Autodeposition of Organic Coatings
Publication Date: July 1999
Links Last Checked: July 2004
Autodeposition is a unique, waterborne organic coating process which uses chemical reactions to achieve deposition of a high quality finish on an assortment of substrates. The autodeposition process is simple in comparison to other processes used for applying corrosion-resistant coatings. Following conventional cleaning and rinsing stages, metal parts are immersed in a coating chemical bath where the deposition of pigment and resin particles takes place. The growth in thickness of the film is time dependent. There is an initially rapid deposition rate followed by a decrease in growth limited by the diffusion of ions on the metal surface and then "self-sealing" of the coating. A protective barrier film is formed wherever the coating bath makes contact with the metal workpiece.
The autodeposition coating process reduces the complexity and capital required by competing technologies. It requires no electric current, because self-limiting organic coatings are developed through a chemical reaction with the metal surface. Because the process coats anywhere it wets, it generates exceptionally uniform protective coatings even on difficult to coat parts. These parts are coated at a fraction of the conventional energy costs of competing technologies.
Autodeposited coatings can be uniquely applied on the same production line for parts with many different end-use market applications. No conversion coating is required; the only pretreatment necessary is cleaning. With no Volatile Organic Compounds (VOCs), no toxic heavy metals, and low-temperature curing, air emision are minimized and the work environment is improved.
Below are advantages and limitations of using the autodeposition process. This report also provides a Quick Reference table that helps an applicator identify the performance achievements of this coating process and a case study of how this process saved money, achieved environmental compliance and improved product quality.
|Case Study - Steelcase Replaces Zinc Plating Lines
"We have a system now that is less labor-and-energy-intensive, that has, in one line, more than doubled our previous capacity from four lines, and that has almost entirely eliminated waste treatment costs. Most importantly, we have a process that gives us the ability to satisfy customer requirements while being sensitive to the environment."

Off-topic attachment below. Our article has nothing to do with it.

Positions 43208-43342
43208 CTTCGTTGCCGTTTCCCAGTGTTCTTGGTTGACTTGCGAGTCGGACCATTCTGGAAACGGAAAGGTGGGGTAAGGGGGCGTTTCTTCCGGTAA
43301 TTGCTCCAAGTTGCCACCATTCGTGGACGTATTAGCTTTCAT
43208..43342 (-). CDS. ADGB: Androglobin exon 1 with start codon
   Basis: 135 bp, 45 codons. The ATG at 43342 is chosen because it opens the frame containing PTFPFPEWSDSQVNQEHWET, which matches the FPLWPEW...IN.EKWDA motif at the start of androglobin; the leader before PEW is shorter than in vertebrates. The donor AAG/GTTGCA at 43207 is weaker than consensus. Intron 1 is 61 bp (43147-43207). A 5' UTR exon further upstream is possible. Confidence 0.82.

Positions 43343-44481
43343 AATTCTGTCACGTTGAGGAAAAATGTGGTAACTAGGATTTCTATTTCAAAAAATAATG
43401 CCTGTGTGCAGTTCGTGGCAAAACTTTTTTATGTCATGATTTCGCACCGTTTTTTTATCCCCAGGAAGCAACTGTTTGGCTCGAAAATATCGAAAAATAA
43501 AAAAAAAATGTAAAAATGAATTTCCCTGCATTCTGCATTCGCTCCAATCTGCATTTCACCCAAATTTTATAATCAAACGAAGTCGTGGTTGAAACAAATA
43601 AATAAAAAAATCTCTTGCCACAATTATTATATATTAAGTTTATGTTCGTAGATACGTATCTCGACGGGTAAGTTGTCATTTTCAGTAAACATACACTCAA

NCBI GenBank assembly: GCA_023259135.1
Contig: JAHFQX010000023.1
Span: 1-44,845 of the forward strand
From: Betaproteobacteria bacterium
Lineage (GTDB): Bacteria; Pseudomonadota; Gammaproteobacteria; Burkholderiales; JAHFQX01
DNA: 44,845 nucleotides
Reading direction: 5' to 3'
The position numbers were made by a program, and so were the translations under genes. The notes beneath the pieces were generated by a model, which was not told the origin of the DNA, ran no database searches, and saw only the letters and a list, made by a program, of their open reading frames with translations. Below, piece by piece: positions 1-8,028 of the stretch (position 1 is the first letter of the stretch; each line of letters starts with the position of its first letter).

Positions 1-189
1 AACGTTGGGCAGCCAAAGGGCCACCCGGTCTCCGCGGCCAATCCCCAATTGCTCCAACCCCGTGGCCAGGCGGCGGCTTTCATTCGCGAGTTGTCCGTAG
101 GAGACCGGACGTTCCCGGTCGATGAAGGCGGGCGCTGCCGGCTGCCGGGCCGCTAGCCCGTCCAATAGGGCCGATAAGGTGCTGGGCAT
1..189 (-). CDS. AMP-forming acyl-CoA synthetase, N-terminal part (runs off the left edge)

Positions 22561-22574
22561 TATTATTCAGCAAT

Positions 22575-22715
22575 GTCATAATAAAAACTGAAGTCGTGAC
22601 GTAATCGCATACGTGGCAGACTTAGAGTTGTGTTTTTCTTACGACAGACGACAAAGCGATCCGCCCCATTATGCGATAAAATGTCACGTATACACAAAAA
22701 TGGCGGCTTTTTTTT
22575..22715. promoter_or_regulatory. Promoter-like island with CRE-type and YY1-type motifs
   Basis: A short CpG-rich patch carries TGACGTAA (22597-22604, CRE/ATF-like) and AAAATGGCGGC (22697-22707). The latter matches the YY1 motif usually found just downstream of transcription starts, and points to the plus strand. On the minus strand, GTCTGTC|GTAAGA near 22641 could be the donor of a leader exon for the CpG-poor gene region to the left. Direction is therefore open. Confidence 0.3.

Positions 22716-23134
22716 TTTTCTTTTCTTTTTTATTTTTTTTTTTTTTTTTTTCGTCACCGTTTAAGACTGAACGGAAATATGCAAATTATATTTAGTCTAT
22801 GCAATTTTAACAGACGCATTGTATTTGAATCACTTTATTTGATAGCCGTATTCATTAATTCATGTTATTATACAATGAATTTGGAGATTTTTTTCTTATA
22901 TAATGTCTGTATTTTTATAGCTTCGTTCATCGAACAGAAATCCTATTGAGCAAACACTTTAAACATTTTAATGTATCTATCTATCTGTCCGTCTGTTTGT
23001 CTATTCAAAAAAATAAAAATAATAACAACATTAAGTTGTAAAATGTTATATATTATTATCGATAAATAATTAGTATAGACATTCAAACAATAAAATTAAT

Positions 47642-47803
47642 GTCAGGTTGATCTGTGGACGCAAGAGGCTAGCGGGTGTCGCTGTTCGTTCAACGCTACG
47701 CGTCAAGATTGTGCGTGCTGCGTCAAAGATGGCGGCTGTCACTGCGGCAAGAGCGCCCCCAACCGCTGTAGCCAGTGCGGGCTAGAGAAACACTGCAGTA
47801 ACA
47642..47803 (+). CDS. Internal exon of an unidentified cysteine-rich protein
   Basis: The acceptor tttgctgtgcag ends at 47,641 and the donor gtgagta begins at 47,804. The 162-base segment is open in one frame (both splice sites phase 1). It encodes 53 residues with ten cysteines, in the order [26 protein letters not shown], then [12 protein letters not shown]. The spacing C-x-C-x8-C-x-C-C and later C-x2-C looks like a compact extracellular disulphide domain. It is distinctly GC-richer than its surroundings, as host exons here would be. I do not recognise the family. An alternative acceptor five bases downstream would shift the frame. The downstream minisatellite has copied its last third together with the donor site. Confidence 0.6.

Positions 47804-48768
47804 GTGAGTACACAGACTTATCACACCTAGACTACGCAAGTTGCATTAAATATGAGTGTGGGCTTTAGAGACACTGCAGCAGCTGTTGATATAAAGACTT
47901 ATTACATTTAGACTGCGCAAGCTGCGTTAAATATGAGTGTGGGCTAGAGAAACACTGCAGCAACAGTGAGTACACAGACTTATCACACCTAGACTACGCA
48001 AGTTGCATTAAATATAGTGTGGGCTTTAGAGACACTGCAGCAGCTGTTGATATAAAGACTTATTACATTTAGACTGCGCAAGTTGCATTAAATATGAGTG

Steelcase Inc. replaced four zinc plating lines with a new Autophoretic/Autodeposition line at its Desk Division in Grand Rapids, Michigan.
Steelcase has a corporate policy that encourages environmental initiatives. According to their plant manager, Steelcase is "committed to getting any problematic chemicals out of the workplace and out of the environment. No carcinogens, no toxins, lower VOC's."
The autodeposition process utilizes a chemical reaction with the steel part to achieve deposition. The immersion bath consists primarily of a mildly acidic latex emulsion polymer in combination with deionized water and certain patented ingredients. The coating thickness is controlled by time and temperature, and ultimately is self-limiting, based on the release of iron ions from the steel surface.
Steelcase evaluated several coating alternatives to their zinc plating process lines. Among the coating systems evaluated were: new plating lines, high solids, electrocoating, epoxy coating, and simply outsourcing the work. The manufacturing department had known about autodeposition since 1985 and knew "it had too many benefits to pass up."
The various coating processes were tested for hardness, abrasion resistance and corrosion resistance, as well as finish consistency. Autophoretic coatings passed their standard of 144 hours salt spray exposure and had an excellent, uniform quality finish.
Steelcase also did some additional testing outside of the performance parameters. They evaluated environmental impacts and associated waste treatment costs, as well as customer acceptance. Customer reaction to the uniform finish was very good, especially if it meant less of an impact to the environment.
Payback in Two Years
- "Process of Most Resistance", Products Finishing Vol. 56, No. 10 July 1992. pp. 47-51. Authored by Beverly A. Graves.
- "Autodeposition of Organic Coatings", Metal Finishing: Organic Finishing Guidebook and Directory Issue for '94 Elsevier Science, Inc. 1994. pp.136-140. Authored by Tom Jones.
- "Autodeposition - the Environmental Advantage", Technical Paper FC91-371 Society of Manufacturing Engineers. September 1991. pp. 47-51. Authored by Tom Jones.
- "Autodeposition - Tough Coatings and no VOCs", Finishing Line. 1990. Authored by Tom Jones.
- "Official Conference/Expo Directory: 1994 Appliance Manufacturer Conference and Exposition", Appliance Manufacturer Vol. 42, No. 9 September 1994. pp. A1 - A16.
- "Custom Coater Installs Autodeposition Line", Industrial Finishing. March 1988. Authored by Joe Schrantz.
- "Autodeposition Protects Brake Components", Industrial Finishing. July 1986. Authored by James R. Wagg.
- "Materials, Finishing and Coating", Tool and Manufacturing Engineers Handbook Vol. 3, 4th edition 1985. Authored by Charles Wick and Raymond F. Veilleux.